A style which influenced the early settlers of Australia, Georgian Architecture is a classically beautiful design.
Stylistically, the term “Georgian” covers the period from the ascension to the throne of George I, King of England, in 1714 through to the 1830s and the death of George VI. Evident throughout Britain and Europe — particularly in urban centres where it was used for both private and public buildings alike and on the estates of the landed gentry; Georgian architecture was renowned for its classic, restrained lines, with embellishments crafted according to a variety of picturesque styles.
In Europe and Britain, early Georgian style was dominated by Palladianism, the classic purity of Andrea Palladio’s 16th century Italian villas. Mid-Georgian design flirted with both Gothic and chinoiserie influences as a consequence of the opening of trade routes to the Far East, while the excavations at Pompeii and Herculaneum that started in the 1760s resulted in Georgian style embracing classic Greek influences in the later part of the style’s “reign” of popularity.
Such notions of elegant Georgian architecture were what many early Australian architects brought with them when our nation was first established. It was a commonly held ideal of the time that if the new colony was populated with buildings of classical Georgian style, a sense of civilisation and even gentility would be bestowed on the fledgling community. But it was not until the 1820s, through to the 1840s, that such ambitions were achieved.
By the end of the 1830s, homes and public buildings boasting Georgian styling with Greek, Gothic, Jacobean and even Egyptian dressing had been erected in Australia. By this time, the colonies had become established, considerable wealth had been achieved from agricultural industries and there was plentiful cheap convict labour available. Mansions such as Clarendon in Tasmania’s northeast, Panshanger near Longford (also in the state’s northeast) and the home of William Macarthur at Camden in NSW had all been completed by the end of the 1830s, built at the beginning of a time now regarded as the boom years of Australian architecture (which lasted up to the depression of the 1840s and was revived again in the 1850s and ’60s with the gold rushes and dramatic growth of the Australian population).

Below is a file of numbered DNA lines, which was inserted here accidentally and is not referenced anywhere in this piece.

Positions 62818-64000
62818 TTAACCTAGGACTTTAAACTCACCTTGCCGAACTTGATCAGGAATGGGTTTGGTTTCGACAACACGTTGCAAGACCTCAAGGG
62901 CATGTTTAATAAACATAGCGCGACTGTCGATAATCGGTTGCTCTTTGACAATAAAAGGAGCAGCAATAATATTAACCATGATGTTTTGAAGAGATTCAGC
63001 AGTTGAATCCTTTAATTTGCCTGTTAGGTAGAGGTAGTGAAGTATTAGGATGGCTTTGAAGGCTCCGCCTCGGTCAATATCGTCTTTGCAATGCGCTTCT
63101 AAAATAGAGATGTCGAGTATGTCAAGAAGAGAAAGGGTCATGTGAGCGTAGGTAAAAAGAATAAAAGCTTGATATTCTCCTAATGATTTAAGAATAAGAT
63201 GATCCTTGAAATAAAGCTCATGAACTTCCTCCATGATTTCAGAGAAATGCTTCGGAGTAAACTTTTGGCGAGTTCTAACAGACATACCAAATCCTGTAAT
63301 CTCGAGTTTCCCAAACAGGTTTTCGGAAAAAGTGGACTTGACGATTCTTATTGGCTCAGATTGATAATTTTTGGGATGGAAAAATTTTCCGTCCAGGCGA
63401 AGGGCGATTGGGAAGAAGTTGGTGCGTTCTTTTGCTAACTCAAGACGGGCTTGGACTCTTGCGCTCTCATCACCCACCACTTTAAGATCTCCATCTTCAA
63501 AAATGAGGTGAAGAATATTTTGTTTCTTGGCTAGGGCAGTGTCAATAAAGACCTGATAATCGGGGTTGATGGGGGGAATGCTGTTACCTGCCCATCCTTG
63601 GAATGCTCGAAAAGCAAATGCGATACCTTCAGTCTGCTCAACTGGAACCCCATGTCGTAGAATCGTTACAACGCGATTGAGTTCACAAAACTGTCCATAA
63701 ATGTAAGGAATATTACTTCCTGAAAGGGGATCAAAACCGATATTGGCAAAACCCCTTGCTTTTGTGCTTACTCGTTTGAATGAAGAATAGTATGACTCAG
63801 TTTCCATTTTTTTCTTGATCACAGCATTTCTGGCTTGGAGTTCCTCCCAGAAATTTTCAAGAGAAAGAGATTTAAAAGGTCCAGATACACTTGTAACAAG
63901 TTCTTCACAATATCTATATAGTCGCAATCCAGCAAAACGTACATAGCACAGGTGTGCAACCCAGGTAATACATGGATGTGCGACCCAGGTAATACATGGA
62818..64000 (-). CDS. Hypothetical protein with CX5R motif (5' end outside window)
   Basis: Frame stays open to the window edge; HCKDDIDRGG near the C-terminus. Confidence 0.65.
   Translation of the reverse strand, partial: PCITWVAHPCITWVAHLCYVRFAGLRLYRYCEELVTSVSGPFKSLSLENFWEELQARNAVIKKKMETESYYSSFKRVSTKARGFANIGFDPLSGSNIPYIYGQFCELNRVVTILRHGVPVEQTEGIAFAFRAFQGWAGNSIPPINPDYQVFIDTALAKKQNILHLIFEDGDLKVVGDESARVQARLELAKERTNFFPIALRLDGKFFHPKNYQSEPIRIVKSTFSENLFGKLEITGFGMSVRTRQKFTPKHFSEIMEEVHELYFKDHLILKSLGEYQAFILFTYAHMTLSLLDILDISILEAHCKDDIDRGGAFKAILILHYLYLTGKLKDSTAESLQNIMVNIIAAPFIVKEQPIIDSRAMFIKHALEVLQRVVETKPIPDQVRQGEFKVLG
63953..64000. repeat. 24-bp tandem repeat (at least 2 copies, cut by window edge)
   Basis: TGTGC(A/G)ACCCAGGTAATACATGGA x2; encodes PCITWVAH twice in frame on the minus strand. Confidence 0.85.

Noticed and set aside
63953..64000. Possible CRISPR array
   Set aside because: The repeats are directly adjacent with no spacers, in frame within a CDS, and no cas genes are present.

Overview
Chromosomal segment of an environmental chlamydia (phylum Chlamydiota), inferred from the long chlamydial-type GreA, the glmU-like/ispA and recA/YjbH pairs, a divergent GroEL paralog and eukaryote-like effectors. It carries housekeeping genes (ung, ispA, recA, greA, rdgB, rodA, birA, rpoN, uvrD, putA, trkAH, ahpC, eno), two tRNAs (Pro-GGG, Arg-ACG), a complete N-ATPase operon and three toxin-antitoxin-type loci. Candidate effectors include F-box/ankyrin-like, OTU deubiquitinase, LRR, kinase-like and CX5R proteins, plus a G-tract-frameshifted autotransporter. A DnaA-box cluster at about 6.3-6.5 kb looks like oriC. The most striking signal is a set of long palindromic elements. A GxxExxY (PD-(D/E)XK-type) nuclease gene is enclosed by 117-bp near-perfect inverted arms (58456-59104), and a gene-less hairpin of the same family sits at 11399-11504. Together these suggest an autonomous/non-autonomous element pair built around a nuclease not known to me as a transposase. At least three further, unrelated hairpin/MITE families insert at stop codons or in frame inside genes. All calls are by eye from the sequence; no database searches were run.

Although the restrained, classical lines of Georgian architecture had begun to fall from favour in Europe and Britain in the early years of the 19th century, Georgian style remained popular in Australia well into the middle of the 1800s and was used, according to Richard Apperly, Robert Irving and Peter Reynolds* “by the designers of public buildings, of houses for all classes of society, and for utilitarian structures”. Francis Greenway, a Bristol architect who was transported to the colony in 1814 and soon after appointed civil architect by Governor Lachlan Macquarie, was one of the most noted of such designers who favoured the style of Georgian architecture.
Hallmarks of Georgian style include symmetry, refinement, harmony and elegance. In Australia, it not only endured many shifts in the materials used for construction (from ashlar and roughly built masonry walls to stucco over handmade brick; timber shingle roofing to slate and later corrugated iron), it also saw the addition of a range of structural elements such as verandahs and regency-style porticoes, pediments, decorative ironwork, parapets and balconies. Other regency influences included the use of recesses around windows to cast shadows and divide the façade of buildings into panels, and stucco, which was used as an exterior wall finish, often limed to simulate ashlar or painted the typical exterior colours of ochre, sand and stone.
Holly-green was then used for architectural detailing such as shutters. Another hallmark of Georgian architecture is a focus on subtle and subdued interior tones, including creams and pale browns, dirty blues and greens. When wallpaper was used it was applied to create blocks, with motifs such as stylised florals and Greek key patterns. Symmetry was the order of the day, with the typical floor plan catering for four rooms two deep either side of a front and back passage. The front rooms were often slightly deeper than the back ones, which were sometimes further divided by plastered walls.
Georgian homes traditionally featured a fireplace in several rooms, either against the outer side walls of the house or back to back on a dividing interior wall. In the lounge, the mantel and surround were usually marble while timber, finished with faux English oak graining, was used for the less-public parts of the house. On the floor, Georgian homes typically boasted wide 150mm timber boards and walls were plastered and finished with moulded timber skirtings. Delicate plaster cornices were fashionable, as was a decorative arch to divide the front hall.
The Georgian house often featured a timber-framed hipped roof that was sheeted with timber shingles (later replaced with corrugated iron) or slate. Otherwise the roof, particularly in the case of grand manor homes, was concealed by a parapet.
Other important exterior detailing included a six-panelled front door with square fanlight sashes; windows with six, eight, nine or 12 panes of glass in sliding sashes and protected by louvred timber shutters; flat timber columns (used for verandah posts) with mouldings top and bottom to simulate a classical capital and base; and a timber valance with a scalloped or egg-and-dart motif often used on the underside of verandah beams. Georgian style remained a means of signifying one’s “refined elegance” by way of revival well into the later part of the Victorian period and again in the inter-war years of the 20th century.